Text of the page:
10 November 1997

Alert

RSF calls for creation of non-governmental commission on press freedom on occasion of summit of Iberian and Latin American leaders


Incident details

other


(RSF/IFEX) - In a 7 November 1997 press release, RSF called for a
non-governmental commission on press freedom to be created on the occasion
of the annual Ibero-American Summit, held on Isla Margarita, Venezuela on 8
and 9 November. RSF asked for a commitment to the creation of a
non-governmental commission on the occasion of the annual meeting of
leaders from Latin America, Spain and Portugal. On 6 November, Miguel Angel
Burelli, the Foreign Affairs Minister of Venezuela, the summit's host
country, pledged his country's support for the initiative. RSF says this
commission should be formed of Iberian and Latin American non governmental
organizations devoted to the defense of press freedom, and would have the
mandate to ensure that the nations in question adhere to the following
eight commitments:




  • to ratify (where it has not yet been adopted) the International Covenant
    on Civil and Political Rights, Article 19 of which guarantees press
    freedom;


  • to respect the existence of pluralistic and independent media;


  • to carry out swift and thorough investigations into journalists' murders,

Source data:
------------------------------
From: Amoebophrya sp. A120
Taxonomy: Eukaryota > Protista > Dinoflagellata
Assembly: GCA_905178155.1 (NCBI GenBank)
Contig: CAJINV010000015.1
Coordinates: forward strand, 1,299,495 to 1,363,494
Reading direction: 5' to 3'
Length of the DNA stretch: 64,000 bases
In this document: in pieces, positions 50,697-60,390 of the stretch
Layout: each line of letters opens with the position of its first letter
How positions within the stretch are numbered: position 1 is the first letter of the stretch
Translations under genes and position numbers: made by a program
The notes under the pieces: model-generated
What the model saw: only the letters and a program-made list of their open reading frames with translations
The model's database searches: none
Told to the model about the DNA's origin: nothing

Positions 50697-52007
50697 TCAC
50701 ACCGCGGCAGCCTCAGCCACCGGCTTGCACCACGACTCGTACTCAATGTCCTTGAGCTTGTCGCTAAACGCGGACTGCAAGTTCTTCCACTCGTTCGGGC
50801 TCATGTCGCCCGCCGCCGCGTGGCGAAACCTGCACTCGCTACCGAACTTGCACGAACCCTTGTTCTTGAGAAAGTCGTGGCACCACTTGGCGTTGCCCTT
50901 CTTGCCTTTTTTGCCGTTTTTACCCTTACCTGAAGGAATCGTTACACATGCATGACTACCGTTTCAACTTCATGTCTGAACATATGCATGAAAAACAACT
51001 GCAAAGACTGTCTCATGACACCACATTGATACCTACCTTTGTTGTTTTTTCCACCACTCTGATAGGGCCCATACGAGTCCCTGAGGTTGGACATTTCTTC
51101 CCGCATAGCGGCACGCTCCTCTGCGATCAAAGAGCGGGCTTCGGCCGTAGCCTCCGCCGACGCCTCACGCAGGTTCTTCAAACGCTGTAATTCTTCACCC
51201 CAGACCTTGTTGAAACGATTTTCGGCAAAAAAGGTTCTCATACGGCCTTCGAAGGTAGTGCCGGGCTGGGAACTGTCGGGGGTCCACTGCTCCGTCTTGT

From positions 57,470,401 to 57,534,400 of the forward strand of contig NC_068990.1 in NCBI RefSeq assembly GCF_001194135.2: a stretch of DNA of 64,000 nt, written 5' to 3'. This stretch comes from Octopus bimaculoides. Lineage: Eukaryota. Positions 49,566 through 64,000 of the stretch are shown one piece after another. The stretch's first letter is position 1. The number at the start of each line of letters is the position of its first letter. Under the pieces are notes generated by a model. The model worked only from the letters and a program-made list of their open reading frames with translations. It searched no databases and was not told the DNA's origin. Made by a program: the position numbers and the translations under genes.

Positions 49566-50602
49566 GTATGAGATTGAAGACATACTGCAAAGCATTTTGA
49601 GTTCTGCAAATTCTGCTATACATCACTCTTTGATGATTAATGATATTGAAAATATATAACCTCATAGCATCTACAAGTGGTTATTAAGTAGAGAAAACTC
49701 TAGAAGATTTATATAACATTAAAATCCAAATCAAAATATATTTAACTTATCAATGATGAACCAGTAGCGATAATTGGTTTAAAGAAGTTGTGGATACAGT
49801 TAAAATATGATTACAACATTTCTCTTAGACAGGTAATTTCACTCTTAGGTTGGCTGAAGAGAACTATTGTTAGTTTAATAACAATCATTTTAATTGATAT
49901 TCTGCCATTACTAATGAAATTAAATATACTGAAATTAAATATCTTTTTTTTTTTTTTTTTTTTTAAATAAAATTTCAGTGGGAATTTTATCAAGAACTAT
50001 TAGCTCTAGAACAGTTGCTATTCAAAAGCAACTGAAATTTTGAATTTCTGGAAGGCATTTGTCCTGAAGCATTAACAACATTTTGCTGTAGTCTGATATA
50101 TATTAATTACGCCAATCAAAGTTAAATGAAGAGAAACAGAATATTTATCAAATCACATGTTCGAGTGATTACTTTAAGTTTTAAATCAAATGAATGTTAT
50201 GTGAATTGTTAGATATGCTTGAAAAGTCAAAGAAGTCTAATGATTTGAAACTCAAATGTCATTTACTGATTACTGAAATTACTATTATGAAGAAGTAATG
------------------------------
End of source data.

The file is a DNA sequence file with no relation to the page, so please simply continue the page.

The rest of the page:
and prosecute and convict those responsible, whoever they may be;


  • to systematically open an inquiry when a journalist is assaulted;


  • to give clear orders to military and police officers for them to respect
    the safety of journalists;


  • to refuse to use government advertising contracts and the allocation of
    radio or television frequencies to place pressure on media;


  • to modify press laws so no press offence can be punished with a jail term
    or a fine so high to cause the closure of a media outlet;


  • to create an environment in which press freedom organizations can carry
    out investigative missions without facing political or administrative
    obstacles.


    In its press release, RSF recalled that, since 1st January 1997, at least
    eight journalists have been killed in Latin America while exercising their
    profession (three in Mexico, two in Colombia, one in Argentina, one in
    Brazil and one in Guatemala). In Peru and Panama, there have been heavy
    threats and reprisals against journalists. In Cuba, a journalist was
    sentenced to 18 months in jail for "contempt" and "defamation."


    The Iberian and Latin American leaders were expected to sign a document at
    the summit "reaffirming the rights to freedom of expression, information
    and opinion, fundamental to which is the public's right to receive free and
    true information, without censorship nor restrictions" (translated from the
    French). The declaration was to condemn all attacks, and all forms of
    violence and pressure on media and journalists. But, RSF said, "the
    declaration must translate into concrete measures. This is why RSF is
    asking the leaders to create a non-governmental commission to ensure press
    freedom is respected in these countries."




  • Source

    Reporters Without Borders
    47, rue Vivienne
    75002 Paris
    France
    rsf (@) rsf.org
    Fax:+33 1 45 23 11 51
    Spain
     
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